This drug-war drama is freshly alive, with deep analysis of human motivations and a history that Hollywood mostly ignores. Info
Editor’s note: This screening has been moved due to flooding in Vilas Hall.
Birds Of Passage is an at once vibrant and muted crime thriller, directed by filmmaking duo Cristina Gallego and Ciro Guerra, that never stops to wonder about the law. This shortlisted submission for the 2018 Foreign Language Oscar follows a family of the indigenous, northern Colombian Wayuu people through the opening decades of the drug trade. The Pushaina clan begins smuggling marijuana in the late 1960s when one ambitious young man, Rhapayat (José Acosta), seeks to pay a dowry that was meant to be too expensive for him. Defying the powerful matriarch Ursula (Carmina Martinez), Rhapayat supplies peace corps volunteers with bulk shipments of the powerful plant after teaming with his outsider friend Moisés and a cousin's rival family. As successfully stoned Americans frolic on the beach, a belligerent Moisés declares, "Weed is the world's happiness."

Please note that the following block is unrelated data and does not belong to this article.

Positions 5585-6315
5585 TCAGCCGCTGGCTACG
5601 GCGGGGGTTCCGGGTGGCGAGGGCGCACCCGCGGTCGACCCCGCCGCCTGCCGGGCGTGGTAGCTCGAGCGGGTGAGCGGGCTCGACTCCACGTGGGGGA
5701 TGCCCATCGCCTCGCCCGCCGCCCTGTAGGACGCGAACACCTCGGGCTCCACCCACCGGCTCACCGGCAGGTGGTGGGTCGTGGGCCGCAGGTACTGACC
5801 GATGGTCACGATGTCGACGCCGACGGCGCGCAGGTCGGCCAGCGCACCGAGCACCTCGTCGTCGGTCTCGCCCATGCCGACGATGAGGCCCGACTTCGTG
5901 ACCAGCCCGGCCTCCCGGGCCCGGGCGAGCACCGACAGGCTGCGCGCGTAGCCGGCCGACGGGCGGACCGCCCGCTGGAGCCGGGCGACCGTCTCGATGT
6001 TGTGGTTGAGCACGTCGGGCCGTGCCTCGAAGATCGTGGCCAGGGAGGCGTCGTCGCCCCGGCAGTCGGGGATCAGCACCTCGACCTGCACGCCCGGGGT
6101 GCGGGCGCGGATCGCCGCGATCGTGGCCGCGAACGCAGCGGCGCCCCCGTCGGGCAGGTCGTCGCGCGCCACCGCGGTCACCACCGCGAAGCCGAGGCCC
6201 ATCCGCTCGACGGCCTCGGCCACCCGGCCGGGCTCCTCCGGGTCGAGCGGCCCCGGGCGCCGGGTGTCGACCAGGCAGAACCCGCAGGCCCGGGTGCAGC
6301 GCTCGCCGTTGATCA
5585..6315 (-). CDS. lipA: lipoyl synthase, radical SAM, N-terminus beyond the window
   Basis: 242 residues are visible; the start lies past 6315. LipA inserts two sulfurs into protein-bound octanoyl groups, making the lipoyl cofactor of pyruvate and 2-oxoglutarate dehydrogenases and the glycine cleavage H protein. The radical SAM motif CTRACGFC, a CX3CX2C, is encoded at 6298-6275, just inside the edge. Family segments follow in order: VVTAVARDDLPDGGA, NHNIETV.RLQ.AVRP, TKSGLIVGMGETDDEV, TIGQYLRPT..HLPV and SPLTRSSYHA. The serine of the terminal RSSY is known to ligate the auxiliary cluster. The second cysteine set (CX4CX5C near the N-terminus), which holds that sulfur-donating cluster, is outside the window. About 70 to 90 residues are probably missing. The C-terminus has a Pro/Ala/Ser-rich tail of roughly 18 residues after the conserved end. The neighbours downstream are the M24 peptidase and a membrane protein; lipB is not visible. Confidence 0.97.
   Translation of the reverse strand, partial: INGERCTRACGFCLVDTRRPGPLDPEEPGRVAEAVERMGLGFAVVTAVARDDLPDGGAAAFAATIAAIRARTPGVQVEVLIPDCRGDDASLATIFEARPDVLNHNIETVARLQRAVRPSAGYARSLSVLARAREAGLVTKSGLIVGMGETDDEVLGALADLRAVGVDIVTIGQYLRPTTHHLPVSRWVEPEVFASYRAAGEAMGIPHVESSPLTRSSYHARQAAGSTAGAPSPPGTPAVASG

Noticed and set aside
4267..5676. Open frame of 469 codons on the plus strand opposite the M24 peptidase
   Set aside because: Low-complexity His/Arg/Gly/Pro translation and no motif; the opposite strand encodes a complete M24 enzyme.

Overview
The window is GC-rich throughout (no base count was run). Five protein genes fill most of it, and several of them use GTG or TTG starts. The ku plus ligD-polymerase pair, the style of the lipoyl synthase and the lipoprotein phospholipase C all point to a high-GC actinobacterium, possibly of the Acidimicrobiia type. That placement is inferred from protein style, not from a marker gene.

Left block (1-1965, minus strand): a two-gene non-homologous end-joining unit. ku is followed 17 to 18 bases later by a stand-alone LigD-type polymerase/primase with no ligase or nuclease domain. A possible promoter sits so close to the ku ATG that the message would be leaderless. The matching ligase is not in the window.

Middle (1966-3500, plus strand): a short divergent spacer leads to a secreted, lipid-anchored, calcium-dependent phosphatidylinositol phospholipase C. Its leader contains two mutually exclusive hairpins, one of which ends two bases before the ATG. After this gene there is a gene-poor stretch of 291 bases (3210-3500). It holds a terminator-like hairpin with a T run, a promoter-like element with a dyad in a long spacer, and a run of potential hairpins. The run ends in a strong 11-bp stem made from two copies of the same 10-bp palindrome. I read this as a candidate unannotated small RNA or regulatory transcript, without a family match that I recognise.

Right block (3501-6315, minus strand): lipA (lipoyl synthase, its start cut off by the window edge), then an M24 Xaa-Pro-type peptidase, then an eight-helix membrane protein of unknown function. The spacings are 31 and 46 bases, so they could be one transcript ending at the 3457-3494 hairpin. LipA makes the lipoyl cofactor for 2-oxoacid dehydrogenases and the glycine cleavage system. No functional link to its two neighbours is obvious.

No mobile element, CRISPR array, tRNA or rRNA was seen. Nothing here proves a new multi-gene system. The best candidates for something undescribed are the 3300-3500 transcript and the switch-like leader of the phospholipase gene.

This innocuous line wraps the otherwise secluded group into a global black market, as they grow accustomed to unregulated prosperity. And when governments don't regulate capitalism, esoteric rituals do. Gorgeous ceremonies of birth, death, marriage, and the interchange of powerful objects permeate the flat desert, as the glories of international greed mingle with ancient rituals, and the worlds of business and family make conflicting demands of honor. Many of the array of characters express a sense of desperation, and the performances are mostly withdrawn, as the factions act out roles they didn't quite choose, both within their communities and on the world stage. After two decades of increasing precarity lead to entirely avoidable bloodshed, Rhapayat must prevent the explosion of his empire into total devastation. —Reid Kurkerewicz